The remains of an ancient Aztec palace, which later became the home of Spanish conquistador Hernan Cortes, were found by a team of archaeologists under an important landmark building in Mexico City, the Ministry of Culture announced Monday.
"Remains of the Palace of Axayacatl and a house built by order of Cortes have been discovered in Monte de Piedad," the ministry tweeted.
While carrying out renovation work on the Nacional Monte de Piedad building – which dates back to 1755 and is now a historical pawnshop on Mexico city's central plaza – workers came across unusual Basalt slab floors underneath the building.
According to the archaeologists, the floors had been an open area in the palace of Aztec ruler Axayacatl — father of Montezuma, one of the final rulers of the ancient Aztec empire — between 1469 and 1481.
Experts from Mexico's National Institute of Anthropology and History (INAH) said that the area "was part of an open space of the old Axayacatl Palace, probably a patio."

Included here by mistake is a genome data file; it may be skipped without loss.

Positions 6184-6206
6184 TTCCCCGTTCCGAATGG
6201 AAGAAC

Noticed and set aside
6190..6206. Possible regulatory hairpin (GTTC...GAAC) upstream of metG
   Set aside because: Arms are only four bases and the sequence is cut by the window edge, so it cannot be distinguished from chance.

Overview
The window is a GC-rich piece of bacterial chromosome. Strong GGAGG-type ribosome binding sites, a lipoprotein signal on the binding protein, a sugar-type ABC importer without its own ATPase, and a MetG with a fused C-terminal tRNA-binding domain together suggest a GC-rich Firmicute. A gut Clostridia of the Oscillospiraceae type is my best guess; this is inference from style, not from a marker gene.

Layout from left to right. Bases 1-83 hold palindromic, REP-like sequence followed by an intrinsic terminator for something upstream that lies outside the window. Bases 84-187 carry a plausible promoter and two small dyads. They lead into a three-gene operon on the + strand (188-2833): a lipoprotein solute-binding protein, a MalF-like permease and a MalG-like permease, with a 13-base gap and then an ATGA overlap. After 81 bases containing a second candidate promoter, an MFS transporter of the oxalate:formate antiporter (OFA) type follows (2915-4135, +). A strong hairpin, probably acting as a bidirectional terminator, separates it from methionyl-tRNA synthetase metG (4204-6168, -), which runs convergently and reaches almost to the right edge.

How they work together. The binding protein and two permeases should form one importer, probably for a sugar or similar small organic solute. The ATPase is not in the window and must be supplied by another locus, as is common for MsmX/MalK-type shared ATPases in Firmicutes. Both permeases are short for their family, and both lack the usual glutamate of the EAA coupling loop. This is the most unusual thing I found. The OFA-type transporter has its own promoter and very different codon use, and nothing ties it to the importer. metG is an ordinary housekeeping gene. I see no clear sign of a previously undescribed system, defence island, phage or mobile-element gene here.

Home of Spanish conquistador
During the excavation, archaeologists also found evidence of the home Cortes had at the site after the fall of the Aztec empire. They reported that the floor was likely made of materials reused from Axayacatl's palace, which, like other sacred Aztec buildings, was destroyed by the European conquistadors.
Some of the most defining episodes of the conquest of Mexico-Tenochtitlan occurred within the walls of the Old Houses of Axayacatl, such as the death of the tlatoani, or king, Moctezuma Xocoyotzin around 1520.
Mexico's Culture Ministry said that within the palace, "unexpected twists" took place "that undermined the relationship between Mexico and the Spanish and triggered an open confrontation."
Archaeologists first discovered the ruins around the building's courtyard in September 2017, with excavations and investigations still ongoing to date.
Spanish conquistador Cortes first arrived in modern-day Mexico in 1518 on an expedition to prepare the region's interior for a brutal colonization. Cortes and his entourage sieged and destroyed the Aztec capital, Tenochtitlan, in 1521, slaughtering local Aztecs and spreading deadly diseases for which the native population lacked immunity.
Cortes' expedition was a key turning point in the fall of the Aztec Empire.
mvb/dr (EFE, AFP)